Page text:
Can We Prepare for Death?

Chris: Do you think we can prepare ourselves for death?

Tony: I believe there is a great deal to be learned from the accounts people have given of their near death experiences. Very often in these accounts we learn that the person goes through a review of their life. This review enables them to fully experience each moment of their life, each aspect of relationships, what other people felt in such relationships. They experienced again the many decisions or turning points in their life. Such reviews are a sort of harvesting of their experience. In some cases the person even says that a being of light led them into and through the review and asked them what they had brought, what they had gathered from their life.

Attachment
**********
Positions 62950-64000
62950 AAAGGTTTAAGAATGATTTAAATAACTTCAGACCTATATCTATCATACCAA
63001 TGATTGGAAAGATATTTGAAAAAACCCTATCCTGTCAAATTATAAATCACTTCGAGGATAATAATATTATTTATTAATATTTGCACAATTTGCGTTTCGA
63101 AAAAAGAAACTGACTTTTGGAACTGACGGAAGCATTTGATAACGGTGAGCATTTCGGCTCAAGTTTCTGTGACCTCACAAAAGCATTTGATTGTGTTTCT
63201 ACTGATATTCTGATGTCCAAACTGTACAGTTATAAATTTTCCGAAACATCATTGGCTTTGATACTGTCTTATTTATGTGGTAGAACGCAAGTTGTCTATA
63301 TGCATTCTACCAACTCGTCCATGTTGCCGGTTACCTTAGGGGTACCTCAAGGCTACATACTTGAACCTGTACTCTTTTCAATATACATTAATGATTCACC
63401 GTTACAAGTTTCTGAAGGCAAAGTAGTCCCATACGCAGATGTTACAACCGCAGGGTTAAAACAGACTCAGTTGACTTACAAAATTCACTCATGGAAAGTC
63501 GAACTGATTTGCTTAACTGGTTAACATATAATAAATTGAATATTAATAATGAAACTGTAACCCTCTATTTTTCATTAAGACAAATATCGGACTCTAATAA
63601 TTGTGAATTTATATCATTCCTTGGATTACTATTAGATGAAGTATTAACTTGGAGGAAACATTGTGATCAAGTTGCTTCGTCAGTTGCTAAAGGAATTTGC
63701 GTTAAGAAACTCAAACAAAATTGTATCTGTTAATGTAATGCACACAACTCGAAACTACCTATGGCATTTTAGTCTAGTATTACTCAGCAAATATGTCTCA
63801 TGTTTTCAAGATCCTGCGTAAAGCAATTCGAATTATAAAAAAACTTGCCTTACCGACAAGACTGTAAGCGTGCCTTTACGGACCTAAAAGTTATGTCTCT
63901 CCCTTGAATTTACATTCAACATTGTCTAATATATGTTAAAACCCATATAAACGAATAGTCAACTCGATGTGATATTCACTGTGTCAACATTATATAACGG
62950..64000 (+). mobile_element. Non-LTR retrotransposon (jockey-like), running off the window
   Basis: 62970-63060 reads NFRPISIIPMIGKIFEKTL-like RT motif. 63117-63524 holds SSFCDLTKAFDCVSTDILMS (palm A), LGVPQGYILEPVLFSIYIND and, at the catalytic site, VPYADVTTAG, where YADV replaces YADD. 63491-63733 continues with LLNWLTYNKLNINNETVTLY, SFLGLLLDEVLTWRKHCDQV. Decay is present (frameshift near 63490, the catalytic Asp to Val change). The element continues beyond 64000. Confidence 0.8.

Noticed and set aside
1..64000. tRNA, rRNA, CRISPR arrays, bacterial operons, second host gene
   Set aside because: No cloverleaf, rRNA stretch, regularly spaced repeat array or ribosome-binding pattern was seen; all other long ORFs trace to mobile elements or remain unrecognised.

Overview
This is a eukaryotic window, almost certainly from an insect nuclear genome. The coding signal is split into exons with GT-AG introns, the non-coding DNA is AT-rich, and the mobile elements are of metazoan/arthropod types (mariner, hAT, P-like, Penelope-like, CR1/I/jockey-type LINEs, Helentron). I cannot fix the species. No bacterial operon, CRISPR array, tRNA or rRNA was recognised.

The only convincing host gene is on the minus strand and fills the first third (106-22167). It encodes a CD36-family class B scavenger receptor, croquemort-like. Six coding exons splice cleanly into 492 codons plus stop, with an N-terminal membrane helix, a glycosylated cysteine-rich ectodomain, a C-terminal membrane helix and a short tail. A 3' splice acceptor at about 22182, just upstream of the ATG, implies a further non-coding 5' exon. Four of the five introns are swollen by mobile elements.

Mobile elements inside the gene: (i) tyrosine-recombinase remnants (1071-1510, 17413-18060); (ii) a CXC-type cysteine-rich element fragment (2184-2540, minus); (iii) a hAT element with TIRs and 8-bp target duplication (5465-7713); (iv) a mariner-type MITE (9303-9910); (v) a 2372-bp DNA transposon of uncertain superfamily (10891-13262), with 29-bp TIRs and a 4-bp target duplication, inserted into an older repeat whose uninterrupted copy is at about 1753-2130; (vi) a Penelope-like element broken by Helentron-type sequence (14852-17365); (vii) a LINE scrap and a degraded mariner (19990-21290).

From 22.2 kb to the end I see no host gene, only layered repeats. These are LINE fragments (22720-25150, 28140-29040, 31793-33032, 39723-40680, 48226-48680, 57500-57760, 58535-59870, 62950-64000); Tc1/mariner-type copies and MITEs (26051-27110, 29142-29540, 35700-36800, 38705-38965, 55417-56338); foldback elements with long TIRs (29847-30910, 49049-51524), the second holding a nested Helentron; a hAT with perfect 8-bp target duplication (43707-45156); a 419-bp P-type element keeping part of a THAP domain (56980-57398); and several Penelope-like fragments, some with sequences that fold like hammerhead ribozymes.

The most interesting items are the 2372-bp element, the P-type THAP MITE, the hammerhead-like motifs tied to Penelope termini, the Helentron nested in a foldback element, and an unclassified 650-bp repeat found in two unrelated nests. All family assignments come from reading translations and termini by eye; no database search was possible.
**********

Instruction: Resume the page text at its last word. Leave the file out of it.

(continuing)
Today, many people have learned, through various forms of psychotherapy, through drugs or meditation, to experience such reviews of their life. They are seldom done in one full session as happens in the near death experience. But they are still a profound meeting with what one has harvested and what one has thereby learned from the powerful moments in one’s life. I believe this harvesting of experience is a way of getting ready for a huge transition. We have been living a life that is full of very personal experience, and the transition is to a life that is getting nearer to the universal. So anything that does not have something of the universal in it cannot pass over into this new life. See

To me this is a form of dying before you die. To do this requires a level of openness and surrender to what we have defined as ones spiritual life. So the surrender, the review, is to me a way of clearing the past, so that when you do die there is less work to be done as you have already learned to do the work and have carried out some of it.

The following is realisations brought back from a near death experience – quoted from book The Wonder of You by Lynn Russell.